Maret adds that if Thales' assessment were to be applied to aircraft across the world’s fleets, introducing progressively this new generation of cockpits equipped with next generation flight management system and other tech developed in this project, ‘a cumulative reduction of 84 million tonnes of CO2 could be achieved by 2040.’

Lightening the load

One of the weight-saving aspects of the project is the use of multi-function touchscreens to replace mechanical buttons and controls found in today's cockpit overhead flight control units.

The next generation of cockpits have very large screens – the project has been using 18 inch screens with a wide viewing angle, high resolution and multi touch capability with built-in palm-rejection – the technology can distinguish between an intended finger gesture and an accidental contact of the rest of the hand, similar to the technology in consumer tablets. 

The Extended Cockpit also developed a brand new generation of high-resolution colour Head Worn Display (HWD) that can exhibit primary information directly in the pilot's line of sight, looking out of the cockpit. Another weight (and energy) saving initiative in the project is the development of avionics that can operate in ambient temperatures that don't require cooling systems.

You talking to me?

Yet another additional aspect of the project is the introduction of voice interaction in the cockpit, using vocal pilot commands such as 'touch' and 'talk'.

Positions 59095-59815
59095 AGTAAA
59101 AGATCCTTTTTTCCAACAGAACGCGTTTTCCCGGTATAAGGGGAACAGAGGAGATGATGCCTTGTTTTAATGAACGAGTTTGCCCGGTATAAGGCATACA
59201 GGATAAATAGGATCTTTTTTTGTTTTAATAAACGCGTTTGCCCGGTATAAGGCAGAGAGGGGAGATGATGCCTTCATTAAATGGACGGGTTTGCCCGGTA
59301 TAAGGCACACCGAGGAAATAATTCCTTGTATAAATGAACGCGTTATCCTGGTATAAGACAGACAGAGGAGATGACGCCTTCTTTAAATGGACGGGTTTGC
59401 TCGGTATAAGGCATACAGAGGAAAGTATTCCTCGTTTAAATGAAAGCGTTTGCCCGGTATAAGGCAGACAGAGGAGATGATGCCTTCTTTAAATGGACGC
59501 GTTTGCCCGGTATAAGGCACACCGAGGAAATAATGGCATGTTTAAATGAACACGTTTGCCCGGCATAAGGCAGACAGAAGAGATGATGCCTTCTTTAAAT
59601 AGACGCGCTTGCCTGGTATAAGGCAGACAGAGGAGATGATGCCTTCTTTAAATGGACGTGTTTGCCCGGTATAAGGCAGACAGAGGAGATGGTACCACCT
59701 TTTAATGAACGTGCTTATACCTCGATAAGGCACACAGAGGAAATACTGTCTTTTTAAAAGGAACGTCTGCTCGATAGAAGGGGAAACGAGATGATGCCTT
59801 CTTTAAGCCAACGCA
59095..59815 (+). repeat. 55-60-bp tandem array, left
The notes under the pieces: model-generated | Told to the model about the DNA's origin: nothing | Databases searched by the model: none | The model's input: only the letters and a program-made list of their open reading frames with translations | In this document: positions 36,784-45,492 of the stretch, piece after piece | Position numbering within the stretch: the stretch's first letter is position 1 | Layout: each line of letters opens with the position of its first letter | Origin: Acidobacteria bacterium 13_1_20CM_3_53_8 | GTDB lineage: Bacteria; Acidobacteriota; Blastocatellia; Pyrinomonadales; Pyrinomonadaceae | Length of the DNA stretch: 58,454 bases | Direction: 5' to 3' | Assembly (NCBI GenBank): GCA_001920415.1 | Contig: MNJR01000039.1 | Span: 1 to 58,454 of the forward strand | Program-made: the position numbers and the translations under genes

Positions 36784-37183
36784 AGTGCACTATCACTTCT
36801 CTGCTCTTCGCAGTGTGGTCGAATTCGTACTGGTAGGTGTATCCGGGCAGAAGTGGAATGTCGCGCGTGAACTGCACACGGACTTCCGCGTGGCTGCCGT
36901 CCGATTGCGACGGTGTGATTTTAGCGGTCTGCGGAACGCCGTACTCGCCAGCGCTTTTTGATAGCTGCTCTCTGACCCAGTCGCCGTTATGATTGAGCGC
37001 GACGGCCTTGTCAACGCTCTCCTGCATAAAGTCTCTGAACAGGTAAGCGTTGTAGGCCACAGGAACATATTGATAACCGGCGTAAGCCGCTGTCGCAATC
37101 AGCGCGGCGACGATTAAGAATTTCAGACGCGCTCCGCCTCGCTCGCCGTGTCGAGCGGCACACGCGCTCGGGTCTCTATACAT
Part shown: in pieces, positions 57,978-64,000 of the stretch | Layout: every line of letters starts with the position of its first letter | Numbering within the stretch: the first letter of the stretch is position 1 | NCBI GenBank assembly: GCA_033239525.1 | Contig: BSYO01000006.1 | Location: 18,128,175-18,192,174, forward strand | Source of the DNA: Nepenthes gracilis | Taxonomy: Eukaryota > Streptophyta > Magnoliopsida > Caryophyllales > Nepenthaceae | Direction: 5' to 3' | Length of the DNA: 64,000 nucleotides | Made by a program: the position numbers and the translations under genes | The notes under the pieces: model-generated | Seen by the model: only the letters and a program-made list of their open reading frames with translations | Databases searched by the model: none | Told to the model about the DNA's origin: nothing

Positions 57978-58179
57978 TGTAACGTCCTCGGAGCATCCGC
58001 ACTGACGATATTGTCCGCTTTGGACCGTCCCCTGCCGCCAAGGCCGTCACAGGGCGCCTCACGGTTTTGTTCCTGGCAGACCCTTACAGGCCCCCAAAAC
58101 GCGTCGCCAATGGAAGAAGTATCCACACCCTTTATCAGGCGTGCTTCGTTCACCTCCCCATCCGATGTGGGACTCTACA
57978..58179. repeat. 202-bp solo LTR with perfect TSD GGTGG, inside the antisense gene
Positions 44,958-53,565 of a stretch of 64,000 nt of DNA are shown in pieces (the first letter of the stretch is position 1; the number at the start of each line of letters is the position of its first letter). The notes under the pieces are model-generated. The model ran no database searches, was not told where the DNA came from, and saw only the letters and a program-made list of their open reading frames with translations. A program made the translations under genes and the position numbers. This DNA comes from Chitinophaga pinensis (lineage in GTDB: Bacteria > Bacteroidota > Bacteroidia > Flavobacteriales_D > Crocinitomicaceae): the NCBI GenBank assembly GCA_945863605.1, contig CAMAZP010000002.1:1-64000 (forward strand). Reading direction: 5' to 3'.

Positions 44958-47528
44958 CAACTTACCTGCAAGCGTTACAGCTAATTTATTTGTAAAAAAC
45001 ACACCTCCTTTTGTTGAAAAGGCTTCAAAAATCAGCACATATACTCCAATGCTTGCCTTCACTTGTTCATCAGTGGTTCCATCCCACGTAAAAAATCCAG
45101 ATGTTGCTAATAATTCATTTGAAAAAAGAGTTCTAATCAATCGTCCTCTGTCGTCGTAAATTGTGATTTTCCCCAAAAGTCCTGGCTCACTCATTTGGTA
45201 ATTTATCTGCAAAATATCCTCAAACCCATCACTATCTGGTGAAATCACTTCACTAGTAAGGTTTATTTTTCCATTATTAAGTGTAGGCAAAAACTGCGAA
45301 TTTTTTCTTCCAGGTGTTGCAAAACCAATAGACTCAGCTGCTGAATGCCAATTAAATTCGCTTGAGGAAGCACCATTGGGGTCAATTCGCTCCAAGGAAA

‘You can touch a display and then talk, saying “flight level” or call out a frequency for the radio,’ says Maret. ‘There's also a “look and talk” function, so you look at a display, and it will be contextualised, and the system will understand that you are talking about either communications or radio management, and then you will state the frequency or radio you want to use.’ 

The system will understand that you are talking about either communications or radio management

There's also a vocal assistance facility introduced called ‘Solo’, a type of virtual co-pilot based on artificial intelligence, and the idea is to reduce crew workload by using the same vocal interactions as you would have with a human co-pilot. 

Someone to watch over me

In the age of cyber threats, security has also been provisioned for in the project. Maret points out that while the pilot-aid applications themselves are running in the electronic flight bag or on a tablet, the ‘interfaces have been secured to take care of cybersecurity issues.’